A Tory peer has resigned as a justice minister over Covid law-breaking in Downing Street.
It comes after Prime Minister Boris Johnson and Chancellor Rishi Sunak were fined for attending a party in No 10 during lockdown.
In a letter to Mr Johnson, Lord David Wolfson criticised the “official response” to “repeated rule-breaking”.
He is the first person to quit the government since reports of lockdown parties emerged.
In his resignation letter, Lord Wolfson said the “scale, context and nature” of Covid breaches in government was inconsistent with the rule of law.
My letter to the Prime Minister today. pic.twitter.com/lADCvKDKbB— David Wolfson (@DXWQC) April 13, 2022
He added that he had “no option” other than to resign, given his “ministerial and professional obligations” in this area.
“It is not just a question of what happened in Downing Street, or your own conduct,” he wrote to the PM. “It is also, and perhaps more so, the official response to what took place.”
Opposition parties have said Mr Johnson and Mr Sunak must quit after being fined for attending the event in June 2020.
The fine meant Mr Johnson became the UK’s first serving prime minister to be sanctioned for an offence under criminal law.
But he and Mr Sunak have rejected calls to resign, instead insisting they wanted to get on with their jobs.
Cabinet ministers have backed the pair, while two Conservative MPs have publicly called for Mr Johnson to stand down.
Conservative MP Nigel Mills was the first to do so, saying it was “unacceptable” that Mr Johnson had broken rules which he himself had set during the pandemic.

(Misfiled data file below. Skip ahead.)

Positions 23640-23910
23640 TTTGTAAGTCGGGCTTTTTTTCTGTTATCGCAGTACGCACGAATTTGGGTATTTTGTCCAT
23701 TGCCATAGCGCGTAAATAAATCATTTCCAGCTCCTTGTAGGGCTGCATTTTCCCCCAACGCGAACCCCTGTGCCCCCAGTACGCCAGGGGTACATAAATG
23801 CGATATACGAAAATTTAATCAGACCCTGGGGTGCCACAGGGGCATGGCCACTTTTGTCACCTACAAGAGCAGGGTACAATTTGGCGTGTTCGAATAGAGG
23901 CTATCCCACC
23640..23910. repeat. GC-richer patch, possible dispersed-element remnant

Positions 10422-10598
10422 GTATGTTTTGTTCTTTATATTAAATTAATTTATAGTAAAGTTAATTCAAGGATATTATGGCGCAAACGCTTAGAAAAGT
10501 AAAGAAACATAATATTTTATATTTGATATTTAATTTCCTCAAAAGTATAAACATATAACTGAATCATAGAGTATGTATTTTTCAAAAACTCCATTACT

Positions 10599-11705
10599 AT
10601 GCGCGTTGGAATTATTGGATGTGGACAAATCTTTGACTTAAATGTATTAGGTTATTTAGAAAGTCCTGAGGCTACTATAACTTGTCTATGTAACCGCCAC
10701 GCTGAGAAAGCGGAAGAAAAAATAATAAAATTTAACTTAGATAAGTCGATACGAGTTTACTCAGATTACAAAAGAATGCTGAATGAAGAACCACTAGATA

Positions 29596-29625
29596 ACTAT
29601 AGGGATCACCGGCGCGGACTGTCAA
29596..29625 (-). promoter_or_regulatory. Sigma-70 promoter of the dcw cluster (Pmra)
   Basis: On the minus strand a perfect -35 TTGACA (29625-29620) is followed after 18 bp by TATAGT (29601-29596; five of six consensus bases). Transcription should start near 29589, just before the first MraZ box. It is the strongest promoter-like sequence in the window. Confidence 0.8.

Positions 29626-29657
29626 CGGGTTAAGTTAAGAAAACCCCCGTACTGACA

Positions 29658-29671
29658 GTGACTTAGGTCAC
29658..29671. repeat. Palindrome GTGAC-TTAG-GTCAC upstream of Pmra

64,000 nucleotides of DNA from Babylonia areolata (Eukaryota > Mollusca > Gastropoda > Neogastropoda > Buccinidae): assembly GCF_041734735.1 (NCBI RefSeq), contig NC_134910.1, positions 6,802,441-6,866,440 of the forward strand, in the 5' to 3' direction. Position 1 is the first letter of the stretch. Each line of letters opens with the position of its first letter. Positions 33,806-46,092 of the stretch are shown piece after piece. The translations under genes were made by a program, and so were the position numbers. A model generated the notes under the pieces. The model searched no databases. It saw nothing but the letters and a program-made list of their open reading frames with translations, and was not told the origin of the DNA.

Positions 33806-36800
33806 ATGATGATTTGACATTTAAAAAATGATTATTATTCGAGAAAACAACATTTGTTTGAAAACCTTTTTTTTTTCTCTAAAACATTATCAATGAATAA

And Calder Valley MP Craig Whittaker called for the prime minister and chancellor to “do the right thing and resign” during a Facebook Q&A with his constituents, saying “you can’t set the law of the lands and then break them as they have”.
But he said he would not be putting in a letter to the chairman of the 1922 Committee of backbench Tory MPs, which would trigger a leadership vote once 54 letters are reached, saying he wanted the government to focus on issues such as the war in Ukraine and cost of living crisis.
Barrister Lord Wolfson has been a justice minister since December 2020, with responsibility for human rights and the constitution.
Boris Johnson said he was “sorry to receive” Lord Wolfson’s resignation and praised his contribution to reforms of the legal system.
Wolfson’s resignation will reignite questions about Johnson’s leadership, coming hours after the Conservative MP Nigel Mills said publicly that he would submit a letter of no confidence in the prime minister.
Justice Secretary Dominic Raab described Lord Wolfson as a “world-class lawyer” and said he would be “sorely missed” in government.